Charles met Ella Marsh after she had married his friend and client John Fairbanks, a wealthy New Orleans sugar mill and plantation owner.  Shortly afterwards John died of tuberculosis.  Ella, born into a wealthy southern Catholic family, was overprotected and knew little of her husband's business.  Consequently, she was swindled out of her fortune by her husband's partners.  Even the efforts of Charles Ullman, acting on her behalf, failed to regain any of the family fortune for her.  Distraught and lonely, she met and married a courtly Georgian, Edward Wilcox, who turned out to be an alcoholic.  After they had a son, Norris, she divorced Wilcox and Charles acted as her lawyer in the suit. 

The pretty southern belle soon became romantically involved with Charles and she agreed to move to Denver with him to pursue mining investments. They married in Denver in 1881 had a child, Robert, in 1882 and then a second son, Douglas, a year later.  But Charles succumbed to drink himself and abandoned the family when Douglas was five years old.  He and his older brother Robert were brought up by their mother.  She gave them the family name Fairbanks, after her first husband. 

Douglas Fairbanks was born into the Jewish faith, but was taught at an early age to conceal this fact because his family considered it embarrassing.   By the time he was just eleven years old, he was acting in and around the Denver area.  At the age of seventeen he departed for New York and made his Broadway debut in 1902.

The Death of John Ullmann

The following article, entitled Tragedy at Ullmann Farm, appeared in the March 24, 1924 edition of Winsted Citizen:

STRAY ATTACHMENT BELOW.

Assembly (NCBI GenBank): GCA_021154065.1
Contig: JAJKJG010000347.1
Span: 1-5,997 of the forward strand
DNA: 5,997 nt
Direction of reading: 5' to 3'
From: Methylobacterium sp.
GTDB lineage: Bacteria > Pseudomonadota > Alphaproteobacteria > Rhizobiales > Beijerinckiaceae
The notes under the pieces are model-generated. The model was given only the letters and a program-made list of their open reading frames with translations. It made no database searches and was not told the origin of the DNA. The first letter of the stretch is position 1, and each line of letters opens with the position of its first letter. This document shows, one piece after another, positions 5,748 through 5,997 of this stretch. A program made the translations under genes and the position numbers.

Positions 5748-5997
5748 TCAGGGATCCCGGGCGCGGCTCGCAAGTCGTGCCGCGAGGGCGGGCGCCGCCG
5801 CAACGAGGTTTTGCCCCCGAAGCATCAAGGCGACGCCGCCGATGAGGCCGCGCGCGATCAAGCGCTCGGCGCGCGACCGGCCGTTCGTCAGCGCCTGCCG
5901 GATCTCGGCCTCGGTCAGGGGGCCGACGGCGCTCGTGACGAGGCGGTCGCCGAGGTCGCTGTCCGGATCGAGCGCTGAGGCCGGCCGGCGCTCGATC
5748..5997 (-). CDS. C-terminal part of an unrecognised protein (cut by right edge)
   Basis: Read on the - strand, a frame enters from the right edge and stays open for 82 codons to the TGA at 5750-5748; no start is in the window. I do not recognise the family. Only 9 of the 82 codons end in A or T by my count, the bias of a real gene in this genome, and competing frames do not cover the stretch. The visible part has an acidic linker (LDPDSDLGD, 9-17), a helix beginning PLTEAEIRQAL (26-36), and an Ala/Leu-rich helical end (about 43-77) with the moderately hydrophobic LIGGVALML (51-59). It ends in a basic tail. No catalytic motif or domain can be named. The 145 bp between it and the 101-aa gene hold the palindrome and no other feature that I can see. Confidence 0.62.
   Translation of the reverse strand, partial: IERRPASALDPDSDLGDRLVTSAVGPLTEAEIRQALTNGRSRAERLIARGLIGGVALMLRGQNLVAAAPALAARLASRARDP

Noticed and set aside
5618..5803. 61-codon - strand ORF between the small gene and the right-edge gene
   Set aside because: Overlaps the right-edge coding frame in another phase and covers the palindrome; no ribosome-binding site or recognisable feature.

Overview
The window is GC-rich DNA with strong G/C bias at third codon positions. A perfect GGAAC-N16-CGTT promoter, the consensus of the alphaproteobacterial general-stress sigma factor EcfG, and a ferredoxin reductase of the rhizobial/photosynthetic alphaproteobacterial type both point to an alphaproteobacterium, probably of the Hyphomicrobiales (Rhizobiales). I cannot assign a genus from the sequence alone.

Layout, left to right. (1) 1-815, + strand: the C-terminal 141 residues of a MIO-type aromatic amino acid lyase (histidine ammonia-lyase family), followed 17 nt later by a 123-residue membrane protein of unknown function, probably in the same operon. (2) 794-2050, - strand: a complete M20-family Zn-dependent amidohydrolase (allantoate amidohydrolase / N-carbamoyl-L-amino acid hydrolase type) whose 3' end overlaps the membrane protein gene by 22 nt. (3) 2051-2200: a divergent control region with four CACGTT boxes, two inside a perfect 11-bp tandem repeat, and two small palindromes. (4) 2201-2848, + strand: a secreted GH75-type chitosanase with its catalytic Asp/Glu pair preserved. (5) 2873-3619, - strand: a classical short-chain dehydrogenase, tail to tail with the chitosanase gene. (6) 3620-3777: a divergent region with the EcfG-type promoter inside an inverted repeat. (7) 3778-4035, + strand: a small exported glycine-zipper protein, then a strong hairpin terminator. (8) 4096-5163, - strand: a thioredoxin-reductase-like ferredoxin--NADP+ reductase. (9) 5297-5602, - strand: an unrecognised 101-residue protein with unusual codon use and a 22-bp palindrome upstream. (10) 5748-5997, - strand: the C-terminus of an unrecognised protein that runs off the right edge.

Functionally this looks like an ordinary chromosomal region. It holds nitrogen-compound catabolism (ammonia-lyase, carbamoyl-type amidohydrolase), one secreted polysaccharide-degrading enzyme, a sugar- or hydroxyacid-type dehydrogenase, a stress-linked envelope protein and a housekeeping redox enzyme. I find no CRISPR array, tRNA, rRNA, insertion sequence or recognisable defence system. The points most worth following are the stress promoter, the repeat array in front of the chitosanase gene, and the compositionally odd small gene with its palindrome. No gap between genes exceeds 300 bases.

“Tossed into the air by an enraged bull on this farm in Pleasant Valley late yesterday afternoon, John W. Ullmann, 78, a well-known and prosperous farmer and a resident of the town of Berkhamsted for 38 years, suffered a broken neck when he landed, resulting in his almost instant death.  His granddaughter Bertha had suffered a painful laceration of one leg when attacked by the same bull.  The two-year old Guernsey bull has been butchered at the Ullman farm. 

The animal had been tied and chained in a stall in the barn and Mr. Ullmann's grandson, John Schofield, 18, was preparing to let it out.  He had unfastened the rope and was attempting to take off the chain when the grandfather who had been standing at a safe distance in the barn, became impatient and started to aid him.  He had just reached the animal when the chain became unfastened and the animal dashed for Mr. Ullmann and threw him in the air as it made a mad rush for the door.  Schofield retained his presence of mind and closed the door preventing the animal from coming back and goring the prone body of his grandfather."

Liv Ullmann, Actress

Liv Ullmann began her acting career on the Norwegian stage in the mid 1950’s.  She continued to act in the theatre for most of her career, and became noted for her portrayal of Nora in Ibsen’s A Doll’s House. 

She became wider known once she started to work with the eminent Swedish film director Ingrid Bergman. She went on to act to significant acclaim in ten of his most admired films, including Persona in 1966, The Passion of Anna in 1969, Cries and Whispers in 1972 and Autumn Sonata in